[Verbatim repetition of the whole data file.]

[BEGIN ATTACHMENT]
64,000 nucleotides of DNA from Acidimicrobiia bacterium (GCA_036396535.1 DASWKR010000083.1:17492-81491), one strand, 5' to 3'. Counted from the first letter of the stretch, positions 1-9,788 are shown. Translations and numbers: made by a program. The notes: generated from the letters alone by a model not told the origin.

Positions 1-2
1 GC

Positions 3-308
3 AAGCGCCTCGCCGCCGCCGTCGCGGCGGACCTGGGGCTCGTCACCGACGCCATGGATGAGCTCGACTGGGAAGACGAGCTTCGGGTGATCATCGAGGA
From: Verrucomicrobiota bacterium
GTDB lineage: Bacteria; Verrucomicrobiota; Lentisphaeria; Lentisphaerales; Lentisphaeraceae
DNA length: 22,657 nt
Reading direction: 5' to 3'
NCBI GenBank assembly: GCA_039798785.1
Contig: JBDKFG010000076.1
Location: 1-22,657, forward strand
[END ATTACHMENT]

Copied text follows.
64,000 nucleotides of DNA from Acidimicrobiia bacterium (GCA_036396535.1 DASWKR010000083.1:17492-81491), one strand, 5' to 3'. Counted from the first letter of the stretch, positions 1-9,788 are shown. Translations and numbers: made by a program. The notes: generated from the letters alone by a model not told the origin.

Positions 1-2
1 GC

Positions 3-308
3 AAGCGCCTCGCCGCCGCCGTCGCGGCGGACCTGGGGCTCGTCACCGACGCCATGGATGAGCTCGACTGGGAAGACGAGCTTCGGGTGATCATCGAGGA
From: Verrucomicrobiota bacterium
GTDB lineage: Bacteria; Verrucomicrobiota; Lentisphaeria; Lentisphaerales; Lentisphaeraceae
DNA length: 22,657 nt
Reading direction: 5' to 3'
NCBI GenBank assembly: GCA_039798785.1
Contig: JBDKFG010000076.1
Location: 1-22,657, forward strand